Injuries occurring in a property’s common areas will likely be covered by the landlord’s insurance.

Incidents related to your business

If you’re self-employed, your business is responsible if someone is injured or their property is damaged due to your business's actions. Your business liability insurance should cover the incident.

Vehicular incidents

Your auto insurance policy, not your renter's insurance, covers injury or property damage from a vehicle accident.

Some pet incidents

Many insurance companies have exceptions for certain dog breeds—those traditionally known for more aggressive behavior. For example, your policy may require installing a chain-link fence around your yard. Some insurers refuse to cover these breeds altogether. So, if you own a dog, read your policy’s contract carefully. And note that some insurers, including State Farm, do not consider breed at all when providing homeowners or renters liability coverage.

Intentional damage or injury

Damage or injuries that you cause intentionally are not generally covered.

How much does personal liability renters insurance cost?

Personal liability coverage is part of a standard renters insurance policy. You may be surprised at how affordable renters insurance can be. According to a recent study by USA Today, the average annual cost of a $15,000 policy is $173 per year. That’s about $14 monthly or less than 50 cents per day.

The cost of renters insurance will vary by state and insurer. So be sure to compare quotes from several providers to get the best price for the coverage you need.

Renters insurance vs. tenants liability insurance vs. personal liability insurance

While the term “renters insurance” is more commonly used, you may also see the term “tenant’s insurance.” However, both terms mean the same thing: a type of insurance policy designed for those who rent their homes.

A renters insurance policy (or tenant’s insurance policy, if you prefer) typically has four types of coverage:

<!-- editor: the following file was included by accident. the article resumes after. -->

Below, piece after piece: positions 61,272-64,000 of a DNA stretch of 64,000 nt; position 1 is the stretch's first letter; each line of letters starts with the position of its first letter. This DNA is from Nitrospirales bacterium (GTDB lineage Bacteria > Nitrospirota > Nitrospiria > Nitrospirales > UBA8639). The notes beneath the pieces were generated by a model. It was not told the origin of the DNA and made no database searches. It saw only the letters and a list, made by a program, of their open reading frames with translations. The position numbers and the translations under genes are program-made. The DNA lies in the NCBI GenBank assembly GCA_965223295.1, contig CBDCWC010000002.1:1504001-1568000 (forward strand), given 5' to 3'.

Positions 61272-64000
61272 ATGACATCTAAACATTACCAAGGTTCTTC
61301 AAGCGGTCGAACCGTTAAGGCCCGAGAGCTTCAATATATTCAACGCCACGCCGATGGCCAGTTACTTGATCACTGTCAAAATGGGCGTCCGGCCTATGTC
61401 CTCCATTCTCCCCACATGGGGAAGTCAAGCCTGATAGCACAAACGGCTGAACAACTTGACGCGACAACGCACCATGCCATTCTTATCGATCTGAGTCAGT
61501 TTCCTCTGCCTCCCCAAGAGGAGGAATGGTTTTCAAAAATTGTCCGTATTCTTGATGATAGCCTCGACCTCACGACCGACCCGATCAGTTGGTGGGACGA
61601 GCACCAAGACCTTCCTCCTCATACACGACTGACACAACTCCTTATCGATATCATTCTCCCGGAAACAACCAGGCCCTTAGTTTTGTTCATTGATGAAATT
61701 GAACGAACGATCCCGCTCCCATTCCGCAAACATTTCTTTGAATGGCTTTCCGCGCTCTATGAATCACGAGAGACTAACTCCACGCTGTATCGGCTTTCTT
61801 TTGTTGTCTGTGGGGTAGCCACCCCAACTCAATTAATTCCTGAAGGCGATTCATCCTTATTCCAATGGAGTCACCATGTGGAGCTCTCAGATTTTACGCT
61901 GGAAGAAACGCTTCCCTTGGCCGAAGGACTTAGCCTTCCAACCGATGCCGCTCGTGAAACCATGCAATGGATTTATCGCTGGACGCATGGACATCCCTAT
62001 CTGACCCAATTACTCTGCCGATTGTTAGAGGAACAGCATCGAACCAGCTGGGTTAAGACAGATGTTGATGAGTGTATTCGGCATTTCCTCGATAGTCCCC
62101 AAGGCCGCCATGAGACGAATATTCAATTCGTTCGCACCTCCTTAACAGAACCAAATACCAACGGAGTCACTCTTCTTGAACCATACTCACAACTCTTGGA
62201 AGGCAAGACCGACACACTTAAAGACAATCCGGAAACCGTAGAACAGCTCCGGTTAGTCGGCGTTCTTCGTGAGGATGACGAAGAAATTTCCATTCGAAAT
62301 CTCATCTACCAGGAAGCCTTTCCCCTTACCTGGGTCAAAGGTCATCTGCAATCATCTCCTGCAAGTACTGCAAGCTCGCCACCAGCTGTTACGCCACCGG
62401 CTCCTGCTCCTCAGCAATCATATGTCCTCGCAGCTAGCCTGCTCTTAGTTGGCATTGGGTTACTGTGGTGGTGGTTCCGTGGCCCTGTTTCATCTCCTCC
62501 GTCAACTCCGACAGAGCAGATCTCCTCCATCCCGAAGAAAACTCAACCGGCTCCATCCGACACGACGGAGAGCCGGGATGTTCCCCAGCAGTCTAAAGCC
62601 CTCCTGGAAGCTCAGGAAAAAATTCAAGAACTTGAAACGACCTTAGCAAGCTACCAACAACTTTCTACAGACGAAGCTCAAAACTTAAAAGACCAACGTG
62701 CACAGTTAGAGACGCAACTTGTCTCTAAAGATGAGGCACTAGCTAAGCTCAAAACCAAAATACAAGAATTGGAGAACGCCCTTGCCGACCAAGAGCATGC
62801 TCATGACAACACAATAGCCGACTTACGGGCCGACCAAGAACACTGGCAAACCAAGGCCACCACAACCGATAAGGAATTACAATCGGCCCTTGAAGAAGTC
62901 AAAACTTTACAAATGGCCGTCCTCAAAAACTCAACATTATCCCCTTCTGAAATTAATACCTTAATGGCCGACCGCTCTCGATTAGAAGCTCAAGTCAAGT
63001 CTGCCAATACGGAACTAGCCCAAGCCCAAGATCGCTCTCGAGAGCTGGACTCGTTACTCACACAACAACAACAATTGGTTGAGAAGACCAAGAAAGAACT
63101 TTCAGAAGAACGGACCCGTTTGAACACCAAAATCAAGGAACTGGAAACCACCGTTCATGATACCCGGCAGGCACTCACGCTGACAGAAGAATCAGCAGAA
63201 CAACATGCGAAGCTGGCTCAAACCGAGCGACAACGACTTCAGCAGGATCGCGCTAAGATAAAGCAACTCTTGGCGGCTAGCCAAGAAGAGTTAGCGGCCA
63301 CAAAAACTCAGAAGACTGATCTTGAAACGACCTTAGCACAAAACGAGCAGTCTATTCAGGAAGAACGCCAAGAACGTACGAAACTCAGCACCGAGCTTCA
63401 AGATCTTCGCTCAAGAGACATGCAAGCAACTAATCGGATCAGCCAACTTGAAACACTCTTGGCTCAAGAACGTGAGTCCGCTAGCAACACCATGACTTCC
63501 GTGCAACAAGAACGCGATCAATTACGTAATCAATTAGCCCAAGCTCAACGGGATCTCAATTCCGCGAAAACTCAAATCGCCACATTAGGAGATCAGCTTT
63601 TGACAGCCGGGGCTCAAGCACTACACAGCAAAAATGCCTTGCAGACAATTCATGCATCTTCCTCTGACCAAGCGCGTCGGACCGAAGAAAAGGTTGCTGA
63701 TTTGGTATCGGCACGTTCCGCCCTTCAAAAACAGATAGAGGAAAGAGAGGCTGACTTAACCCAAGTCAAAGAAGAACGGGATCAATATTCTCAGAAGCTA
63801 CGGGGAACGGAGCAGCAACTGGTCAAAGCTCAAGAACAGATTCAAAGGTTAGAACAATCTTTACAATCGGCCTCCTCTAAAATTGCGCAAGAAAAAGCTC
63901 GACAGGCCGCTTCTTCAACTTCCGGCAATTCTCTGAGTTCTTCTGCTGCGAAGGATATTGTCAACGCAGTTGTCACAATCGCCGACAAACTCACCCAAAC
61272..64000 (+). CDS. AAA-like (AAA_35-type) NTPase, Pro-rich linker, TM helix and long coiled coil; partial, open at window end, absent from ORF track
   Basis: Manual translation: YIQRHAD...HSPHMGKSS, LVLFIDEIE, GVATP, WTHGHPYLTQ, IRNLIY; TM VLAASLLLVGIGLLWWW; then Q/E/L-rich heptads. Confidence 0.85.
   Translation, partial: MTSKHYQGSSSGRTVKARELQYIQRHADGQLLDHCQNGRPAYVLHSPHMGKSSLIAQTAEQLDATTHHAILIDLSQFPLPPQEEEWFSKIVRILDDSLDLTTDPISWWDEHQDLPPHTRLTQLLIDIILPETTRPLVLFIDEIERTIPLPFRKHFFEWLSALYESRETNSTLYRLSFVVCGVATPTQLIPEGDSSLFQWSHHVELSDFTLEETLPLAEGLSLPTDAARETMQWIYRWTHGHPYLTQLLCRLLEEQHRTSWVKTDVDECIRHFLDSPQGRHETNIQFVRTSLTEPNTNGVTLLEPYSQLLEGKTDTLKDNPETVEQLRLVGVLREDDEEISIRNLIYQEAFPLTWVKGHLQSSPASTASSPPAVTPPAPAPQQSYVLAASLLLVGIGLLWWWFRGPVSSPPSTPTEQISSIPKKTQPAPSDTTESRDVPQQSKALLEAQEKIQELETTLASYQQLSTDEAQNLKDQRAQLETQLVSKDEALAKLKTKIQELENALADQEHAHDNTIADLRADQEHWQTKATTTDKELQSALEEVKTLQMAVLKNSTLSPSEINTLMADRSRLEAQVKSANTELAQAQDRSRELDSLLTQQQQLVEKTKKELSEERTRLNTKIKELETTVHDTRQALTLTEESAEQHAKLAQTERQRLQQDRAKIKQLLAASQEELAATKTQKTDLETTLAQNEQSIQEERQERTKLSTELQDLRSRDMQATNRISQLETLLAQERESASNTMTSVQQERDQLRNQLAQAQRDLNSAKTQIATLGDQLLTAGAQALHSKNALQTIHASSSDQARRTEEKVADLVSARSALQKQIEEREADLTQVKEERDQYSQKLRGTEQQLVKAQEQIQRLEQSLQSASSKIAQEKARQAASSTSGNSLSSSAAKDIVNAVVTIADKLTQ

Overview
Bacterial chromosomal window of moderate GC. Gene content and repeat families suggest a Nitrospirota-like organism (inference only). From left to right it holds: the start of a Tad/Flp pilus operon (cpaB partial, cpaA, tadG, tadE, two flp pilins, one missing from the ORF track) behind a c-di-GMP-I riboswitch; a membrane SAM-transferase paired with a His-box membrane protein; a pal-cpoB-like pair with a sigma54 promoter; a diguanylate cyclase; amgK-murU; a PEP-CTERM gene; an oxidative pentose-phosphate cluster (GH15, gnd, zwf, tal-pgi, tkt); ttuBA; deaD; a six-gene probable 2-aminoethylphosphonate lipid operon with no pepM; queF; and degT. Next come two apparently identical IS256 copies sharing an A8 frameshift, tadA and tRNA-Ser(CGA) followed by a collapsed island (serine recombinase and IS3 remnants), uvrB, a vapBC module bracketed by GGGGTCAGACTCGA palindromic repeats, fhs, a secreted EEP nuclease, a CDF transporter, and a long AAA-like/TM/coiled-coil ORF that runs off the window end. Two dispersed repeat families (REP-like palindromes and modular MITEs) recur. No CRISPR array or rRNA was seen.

• Personal property: Coverage for your personal belongings, such as furniture, clothing, appliances, electronics, hobby gear, etc.
  • Personal liability: Coverage if you’re held responsible for someone’s injury or property damage.
  • Additional living expense: Coverage for costs you may incur (such as a hotel room and restaurant meals) if your rented home is temporarily unlivable due to damage from a fire, storm, or other incident.
  • Medical payments: Coverage for the treatment of injuries sustained by others visiting your rented home; applies regardless of who is at fault.

TIME Stamp: Personal liability renters insurance is affordable financial protection

Personal liability coverage is part of a standard renters insurance policy. It provides financial protection if you’re held responsible for another’s injury or property damage. It’s relatively affordable and helps you avoid paying large sums out of pocket to make someone “whole” again.

Frequently asked questions (FAQs)

Does my landlord’s insurance policy protect me?

As a renter, you’re not protected by your landlord’s insurance. A landlord’s insurance policy protects the property owned by the landlord—the main structure of the building, any permanently installed appliances and fixtures, and common areas.

It does not provide coverage for your personal property or liabilities. That’s where your renters insurance policy takes over.

Is personal liability insurance the same as renters insurance?

Personal liability insurance is part of a renters insurance policy. It provides financial protection if you’re held responsible for someone’s injury or property damage.

Should I have more personal liability coverage if I have a pet?

Personal liability coverage is essential if you have a pet—as you’re responsible for anything the pet does, including any injuries or property damage.

Note that the average cost of a dog bite claim was $58,545 in 2023, according to the Insurance Information Institute. Dog bites are typically covered by personal liability renters insurance but check with your insurer to understand any rules it might have regarding your dog’s breed.

Does personal liability renters insurance have a deductible?

No, personal liability renters insurance typically does not have a deductible.

What is renters insurance?

Renters insurance is a policy tailored to tenants' needs. It provides coverage for personal belongings and protects finances if you’re held responsible for someone’s injuries or property damage.

Which company has the best renters insurance?

The best renters insurance companies provide the coverage you need at a price that works for your budget (though renters insurance is quite affordable for most people).

An independent insurance agent, who represents multiple companies, can help you understand your options. Note that the cheapest renters insurance may not always be the right policy for you. You can also check out our reviews of cheap renters insurance companies.

The information presented here is created independently from the TIME editorial staff. To learn more, see our About page.